On the morning of Monday, May 23, an electric aircraft took off from Plattsburgh International Airport in eastern New York, near Lake Champlain and the border with Vermont. From there, it pushed west and south. It landed and took off again two more times in New York, and then flew into Akron, Ohio the next day. After seven stops in total, it finally landed on Monday, May 30, in Bentonville, Arkansas, completing a start-and-stop journey of 1,403 miles.
The craft is called Alia, and it was created by Beta Technologies, an aviation startup based in Burlington, Vermont. A single propeller, powered by two electric motors, gives it its thrust through the air. Electric aviation is in its infancy, and the burgeoning industry—which includes other firms like Joby, Wisk, Kitty Hawk, Archer—has generally focused on the idea of using electric aircraft as air taxis, like Ubers in the sky, for travel around cities. With this longer series of flights, Beta CEO Kyle Clark says that they wanted to show that aircraft like these can be more than just a vehicle for local transport.
“I think that with this type of flight, at a very high level, we change the image of what electric aviation is,” he says. “It’s not an aircraft that’s hopping within a city; it’s not flying test flights around a range, unmanned; it’s you put a couple pilots in it, you put some cargo in it, and you go halfway across the country.”
He says that the “launching point” for their business is to start with a focus on flights for cargo and logistics that span about 150 miles in length. “And we just went and proved that you can do that, and you do it over and over and over again,” he says.
After the stop in Akron, Ohio, it flew to Springfield, Ohio, then Bloomington, Indiana, before pushing into Illinois, Missouri, and then Arkansas. The flight legs ranged from about 159 miles to as long as 211, and had an average flight time of around 88 minutes. All told, over the eight days that the mission lasted, the aircraft was in the air for nearly 12 hours.
Two pilots from Beta took turns flying the aircraft: Lochie Ferrier and Camron Guthrie. The pilot not flying the electric plane for each leg took the controls of a Cessna Caravan that acted as a chase plane.
Guthrie, one of the pilots for the mission, notes that the journey took them through “really sleepy areas” of the country, attracting onlookers. “People just came out to see the folks from Vermont and their spaceship,” he says. In Ohio, the landing garnered an article in the Springfield News-Sun about the aircraft, which arrived at the Springfield–Beckley Municipal Airport on May 24. The website Electric VTOL News previously reported on part of the aircraft’s journey.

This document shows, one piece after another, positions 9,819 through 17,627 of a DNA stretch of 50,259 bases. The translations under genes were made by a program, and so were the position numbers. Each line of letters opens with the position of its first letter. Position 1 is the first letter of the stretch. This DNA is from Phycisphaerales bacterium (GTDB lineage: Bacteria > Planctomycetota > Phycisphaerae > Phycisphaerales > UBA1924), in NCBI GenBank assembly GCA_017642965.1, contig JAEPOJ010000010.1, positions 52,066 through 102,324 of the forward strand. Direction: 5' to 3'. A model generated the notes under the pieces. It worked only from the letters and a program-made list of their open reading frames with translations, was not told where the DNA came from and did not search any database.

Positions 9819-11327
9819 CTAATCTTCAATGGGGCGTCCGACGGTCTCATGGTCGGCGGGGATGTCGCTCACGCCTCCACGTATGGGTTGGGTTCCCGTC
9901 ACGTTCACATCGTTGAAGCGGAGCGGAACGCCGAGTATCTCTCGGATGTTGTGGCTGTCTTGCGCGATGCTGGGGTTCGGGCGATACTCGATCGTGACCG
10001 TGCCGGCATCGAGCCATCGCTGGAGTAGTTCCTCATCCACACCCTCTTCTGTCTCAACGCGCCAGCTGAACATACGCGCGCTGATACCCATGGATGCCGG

To be clear, the flying machine is not a spaceship. It’s an electric aircraft with a 50-foot wingspan that The New York Times has referred to as “a flying battery” that has an “exotic, almost whimsical shape.” (The company notes on its website that the plane’s design “takes inspiration from the Arctic tern.”) While Beta and its competitors are designing aircraft that can take off and land vertically from small areas, this particular model did not do that—it took off and landed like a regular airplane, just as it did in March when two Air Force pilots tried flying it.
The journey also included a delay due to bad weather in Ohio. After landing in Springfield on Tuesday, May 24, it didn’t take off again until Saturday, May 28, when it flew to Indiana. The multi-leg journey was a chance for real-world testing of a new kind of aircraft. “We ran into weather, we operated out of austere locations, we tested our recharging network,” Guthrie says. “There’s a lot of things we learned about our design that we’ll put back in the hopper.”
About the charging network: An electric aircraft produces zero tailpipe emissions while flying, but the juice in its batteries has to come from somewhere. For this journey, Beta says that they were able to recharge the aircraft using their own charging stations at four locations, including their departure airport of Plattsburgh, New York. (Another charger is located in Bentonville, Arkansas.) At other locations, they relied on a mobile generator that can burn fossil fuel to make electricity. “We try to minimize that, but yes, we have those provisions, and we used it on this flight,” Clark notes.
Ferrier, one of the two test pilots, says that one issue driving where and how they charged was the performance of the aircraft, which he says exceeded their expectations. “Our charging network was actually spaced for a little bit less range than we’re currently making,” he says. “The airplane is actually outperforming the charging network—so we could have actually used more of our own charges, but we ended up with a better airplane than we expected, and so we had to skip some of the charges.” In short: briefer flights would have allowed them to utilize more of their stationary chargers instead of their mobile solution.
“The charging network is an evolving thing, and every week we get more chargers online,” adds Clark.
The permission for this multi-state journey—the aircraft soared through six states in total—came in the form of a market survey certificate from the FAA. It’s not the longest flight on the books for an electric aircraft: between 2015 and 2016, a solar-powered airplane circled the world.
Beta doesn’t intend to operate its own cargo or passenger airline; instead it plans to make the aircraft itself so that companies such as UPS could use it to carry goods.
For now, the Alia aircraft, after flying just over 1,400 miles, remains in Arkansas. It will be at an event called the UpSummit, and then will eventually fly back east.
Watch more about the flight, below.